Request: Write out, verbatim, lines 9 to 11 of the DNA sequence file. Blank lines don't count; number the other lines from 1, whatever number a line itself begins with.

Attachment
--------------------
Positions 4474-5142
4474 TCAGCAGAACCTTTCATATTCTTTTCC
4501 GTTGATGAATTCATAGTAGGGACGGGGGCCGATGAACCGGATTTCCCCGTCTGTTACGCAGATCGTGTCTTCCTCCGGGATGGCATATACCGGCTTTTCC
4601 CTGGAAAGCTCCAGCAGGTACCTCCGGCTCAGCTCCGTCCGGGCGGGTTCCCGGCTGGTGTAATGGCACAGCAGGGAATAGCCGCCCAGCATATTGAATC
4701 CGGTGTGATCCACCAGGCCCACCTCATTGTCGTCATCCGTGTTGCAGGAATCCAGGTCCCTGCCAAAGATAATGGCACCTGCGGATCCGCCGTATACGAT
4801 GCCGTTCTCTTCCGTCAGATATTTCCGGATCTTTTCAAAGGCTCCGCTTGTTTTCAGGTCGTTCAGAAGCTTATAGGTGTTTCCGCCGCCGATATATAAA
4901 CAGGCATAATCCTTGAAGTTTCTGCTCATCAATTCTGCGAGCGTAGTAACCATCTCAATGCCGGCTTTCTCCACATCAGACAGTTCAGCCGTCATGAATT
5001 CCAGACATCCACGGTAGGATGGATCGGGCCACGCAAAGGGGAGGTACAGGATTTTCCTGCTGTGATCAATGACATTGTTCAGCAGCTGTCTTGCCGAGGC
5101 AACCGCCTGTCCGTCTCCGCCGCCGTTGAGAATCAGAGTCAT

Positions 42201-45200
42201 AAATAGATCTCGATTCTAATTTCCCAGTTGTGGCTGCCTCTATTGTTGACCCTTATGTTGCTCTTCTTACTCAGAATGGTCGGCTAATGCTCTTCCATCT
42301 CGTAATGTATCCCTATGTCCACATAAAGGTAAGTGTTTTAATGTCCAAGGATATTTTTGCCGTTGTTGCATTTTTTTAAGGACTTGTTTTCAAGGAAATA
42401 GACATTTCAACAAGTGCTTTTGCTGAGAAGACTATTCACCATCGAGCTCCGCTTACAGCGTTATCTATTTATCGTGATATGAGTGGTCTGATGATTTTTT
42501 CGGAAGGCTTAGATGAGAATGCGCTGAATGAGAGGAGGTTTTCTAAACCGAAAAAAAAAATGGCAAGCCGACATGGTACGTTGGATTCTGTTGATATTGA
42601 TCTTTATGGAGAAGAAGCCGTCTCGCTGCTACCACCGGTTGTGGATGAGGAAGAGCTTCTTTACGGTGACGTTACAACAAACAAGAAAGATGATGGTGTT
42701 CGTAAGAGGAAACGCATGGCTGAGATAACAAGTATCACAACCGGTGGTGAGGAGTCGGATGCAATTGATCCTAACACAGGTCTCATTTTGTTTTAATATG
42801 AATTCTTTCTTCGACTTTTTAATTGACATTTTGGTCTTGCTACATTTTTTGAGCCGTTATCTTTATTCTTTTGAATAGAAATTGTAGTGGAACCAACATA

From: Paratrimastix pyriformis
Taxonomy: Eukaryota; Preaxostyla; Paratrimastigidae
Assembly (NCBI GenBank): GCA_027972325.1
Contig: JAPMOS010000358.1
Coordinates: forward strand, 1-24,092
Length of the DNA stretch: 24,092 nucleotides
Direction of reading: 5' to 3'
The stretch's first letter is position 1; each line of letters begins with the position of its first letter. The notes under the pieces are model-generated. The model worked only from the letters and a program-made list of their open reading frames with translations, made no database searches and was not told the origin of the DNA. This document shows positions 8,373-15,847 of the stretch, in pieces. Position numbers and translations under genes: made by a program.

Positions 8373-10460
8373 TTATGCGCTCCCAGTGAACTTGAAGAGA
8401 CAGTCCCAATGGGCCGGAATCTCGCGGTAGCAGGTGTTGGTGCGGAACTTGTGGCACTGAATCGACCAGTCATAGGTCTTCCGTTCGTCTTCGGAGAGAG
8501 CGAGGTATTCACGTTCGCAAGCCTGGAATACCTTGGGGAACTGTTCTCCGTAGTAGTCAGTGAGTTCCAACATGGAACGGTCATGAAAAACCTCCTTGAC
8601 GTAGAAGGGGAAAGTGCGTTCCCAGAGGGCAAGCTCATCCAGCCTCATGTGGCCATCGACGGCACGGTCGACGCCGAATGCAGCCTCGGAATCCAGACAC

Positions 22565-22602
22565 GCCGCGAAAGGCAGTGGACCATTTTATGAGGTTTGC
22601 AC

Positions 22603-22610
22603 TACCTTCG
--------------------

5101 AACCGCCTGTCCGTCTCCGCCGCCGTTGAGAATCAGAGTCAT

Positions 42201-45200
42201 AAATAGATCTCGATTCTAATTTCCCAGTTGTGGCTGCCTCTATTGTTGACCCTTATGTTGCTCTTCTTACTCAGAATGGTCGGCTAATGCTCTTCCATCT